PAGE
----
Karl Marx (Capital, ch. 6):
Capital Vol. I: The price of labor-power is fixed by the bargain.... The money-owner buys everything necessary... and pays for it at its full value.... Accompanied by Mr. Moneybags and Mr. labor power-owner, we take leave of this noisy [market] sphere.... This [noisy market] sphere that we are deserting, within whose boundaries the sale and purchase of labor-power goes on, is in fact a very Eden of the innate rights of man. There alone rule Freedom, Equality, Property and Bentham. Freedom, because both buyer and seller of a commodity, say of labour-power, are constrained only by their own free will. They contract as free agents.... Equality, because each enters into relation with the other, as with a simple owner of commodities, and they exchange equivalent for equivalent. Property, because each disposes only of what is his own. And Bentham, because each looks only to himself. The only force that brings them together and puts them in relation with each other, is the selfishness, the gain and the private interests of each. Each looks to himself only, and no one troubles himself about the rest, and just because they do so, do they all, in accordance with the pre-established harmony of things, or under the auspices of an all-shrewd providence, work together to their mutual advantage, for the common weal and in the interest of all.
As we leave this [market] sphere... which furnishes freetraderus ulgaris with his ideas... we see the persons in our drama change. He, who before was the money-owner, now strides in front as capitalist. He, who before was labor-power owner, now follows behind, as laborer. The has an air of importance, smirking, intent on business. The other is timid and holding back, like one who has nothing to bring to market but his own skin and has nothing to expect but--to be skinned...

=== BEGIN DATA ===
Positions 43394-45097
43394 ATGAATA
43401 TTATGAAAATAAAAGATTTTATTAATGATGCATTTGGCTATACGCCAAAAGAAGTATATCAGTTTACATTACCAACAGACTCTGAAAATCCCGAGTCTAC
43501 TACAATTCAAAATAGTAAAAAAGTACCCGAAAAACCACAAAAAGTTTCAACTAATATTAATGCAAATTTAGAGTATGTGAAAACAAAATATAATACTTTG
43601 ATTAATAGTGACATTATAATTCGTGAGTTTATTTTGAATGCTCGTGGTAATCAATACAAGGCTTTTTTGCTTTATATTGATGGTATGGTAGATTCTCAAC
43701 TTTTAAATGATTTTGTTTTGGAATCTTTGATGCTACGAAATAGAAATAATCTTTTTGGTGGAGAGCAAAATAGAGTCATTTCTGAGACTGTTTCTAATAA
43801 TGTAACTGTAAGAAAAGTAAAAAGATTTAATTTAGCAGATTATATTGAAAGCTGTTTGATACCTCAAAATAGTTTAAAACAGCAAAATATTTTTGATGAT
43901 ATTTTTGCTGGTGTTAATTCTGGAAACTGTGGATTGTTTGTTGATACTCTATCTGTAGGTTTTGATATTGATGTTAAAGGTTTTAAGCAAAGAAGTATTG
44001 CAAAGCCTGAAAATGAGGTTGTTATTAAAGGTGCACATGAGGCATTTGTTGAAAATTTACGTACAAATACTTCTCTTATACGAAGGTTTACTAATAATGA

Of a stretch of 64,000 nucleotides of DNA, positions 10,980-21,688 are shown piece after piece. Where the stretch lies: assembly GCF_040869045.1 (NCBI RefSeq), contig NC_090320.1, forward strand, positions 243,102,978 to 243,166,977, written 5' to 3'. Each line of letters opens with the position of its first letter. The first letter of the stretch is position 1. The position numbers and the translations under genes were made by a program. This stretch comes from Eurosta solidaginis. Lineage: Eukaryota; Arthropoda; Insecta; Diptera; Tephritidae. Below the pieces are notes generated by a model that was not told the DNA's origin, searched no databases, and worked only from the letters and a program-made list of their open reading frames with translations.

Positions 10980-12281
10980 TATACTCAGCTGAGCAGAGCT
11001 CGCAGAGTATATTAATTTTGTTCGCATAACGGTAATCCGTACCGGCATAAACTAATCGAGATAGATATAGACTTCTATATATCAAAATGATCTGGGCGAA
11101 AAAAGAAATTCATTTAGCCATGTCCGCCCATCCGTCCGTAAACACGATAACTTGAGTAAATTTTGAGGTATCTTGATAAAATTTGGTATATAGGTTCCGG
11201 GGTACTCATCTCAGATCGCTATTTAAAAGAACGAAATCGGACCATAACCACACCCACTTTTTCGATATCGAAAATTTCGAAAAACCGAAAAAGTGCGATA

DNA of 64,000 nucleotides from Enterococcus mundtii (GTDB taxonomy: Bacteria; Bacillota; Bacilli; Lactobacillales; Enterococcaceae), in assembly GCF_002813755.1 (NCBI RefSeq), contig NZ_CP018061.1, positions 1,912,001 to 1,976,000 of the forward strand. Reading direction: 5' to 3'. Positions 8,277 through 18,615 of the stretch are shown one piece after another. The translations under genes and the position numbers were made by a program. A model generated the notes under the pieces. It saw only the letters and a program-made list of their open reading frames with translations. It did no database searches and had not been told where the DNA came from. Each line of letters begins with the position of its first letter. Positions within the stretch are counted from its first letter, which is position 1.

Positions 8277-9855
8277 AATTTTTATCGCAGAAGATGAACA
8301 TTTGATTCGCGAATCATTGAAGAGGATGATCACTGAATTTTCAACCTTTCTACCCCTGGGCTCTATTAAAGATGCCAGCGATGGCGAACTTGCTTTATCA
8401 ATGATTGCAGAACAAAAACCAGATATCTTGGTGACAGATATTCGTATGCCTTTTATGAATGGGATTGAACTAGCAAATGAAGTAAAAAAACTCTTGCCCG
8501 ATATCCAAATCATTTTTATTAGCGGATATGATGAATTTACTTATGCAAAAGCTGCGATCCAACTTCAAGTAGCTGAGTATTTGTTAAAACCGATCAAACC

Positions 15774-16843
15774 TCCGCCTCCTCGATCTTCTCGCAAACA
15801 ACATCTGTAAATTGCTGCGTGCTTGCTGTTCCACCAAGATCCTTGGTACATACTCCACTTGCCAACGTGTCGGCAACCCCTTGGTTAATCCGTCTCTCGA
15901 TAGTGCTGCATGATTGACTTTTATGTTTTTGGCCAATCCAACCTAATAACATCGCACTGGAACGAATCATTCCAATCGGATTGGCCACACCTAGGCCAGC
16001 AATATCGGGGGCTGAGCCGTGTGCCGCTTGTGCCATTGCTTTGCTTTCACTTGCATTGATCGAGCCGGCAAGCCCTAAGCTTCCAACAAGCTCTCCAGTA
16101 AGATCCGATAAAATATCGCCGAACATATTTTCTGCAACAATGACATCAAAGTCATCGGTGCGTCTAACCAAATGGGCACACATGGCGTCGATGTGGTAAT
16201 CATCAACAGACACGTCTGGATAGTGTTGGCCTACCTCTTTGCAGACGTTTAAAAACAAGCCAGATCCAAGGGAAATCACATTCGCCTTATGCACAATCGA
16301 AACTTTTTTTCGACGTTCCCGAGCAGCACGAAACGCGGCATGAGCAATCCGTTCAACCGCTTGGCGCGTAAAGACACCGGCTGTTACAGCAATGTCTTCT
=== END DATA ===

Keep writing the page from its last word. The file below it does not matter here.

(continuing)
The standard mode of discourse in economics is positive-sum win-win Pareto-optimality. You provide people with the right incentives through property rights to invest and accumulate and they do so—and the benefits of their investment and accumulation spill over and produce higher incomes for everybody else as well. You provide people with secure contract rights and they trade what they personally value less for what they personally value more—redistributing the goods of society across individuals until the Pareto frontier is reached. You incentivize people through property rights to be good stewards of natural resources, and they are.
But a look back at human history suggests that this focus is perhaps misplaced. Much of human economic and political history looks as though it is made up of thugs with spears (or kalishnikovs) taking stuff; or those who can for some reason command the services of thugs with spears taking stuff; or those who can for some reason command the services of thugs with spears threatening others so inducing them to enter into contracts on unfavorable terms. Slavery. Serfdom. Debt peonage. Latifundia. Land barons. Cattle barons. Capital barons. Perhaps economics should focus not on Pareto-optimal exchange equilibria and economic growth but instead on distribution: perhaps economics should be not a hymn to the win-win bounties of the division of labor but instead a discourse on the origins (and maintenance) of inequality.
That is what this week is: Evsey Domar with an abstract paper on slavery, serfdom, and land barons; Austen and Smith on commercial consumer capitalism as the driving energy of the genocide that was the North Atlantic slave trade; Marx and Engels saying that the market economy of Pareto-improving exchange of which economists sing is, really, nothing new; and Engerman and Sokoloff on the long-run consequences of redistributive-based rather than gains from trade-based political economy.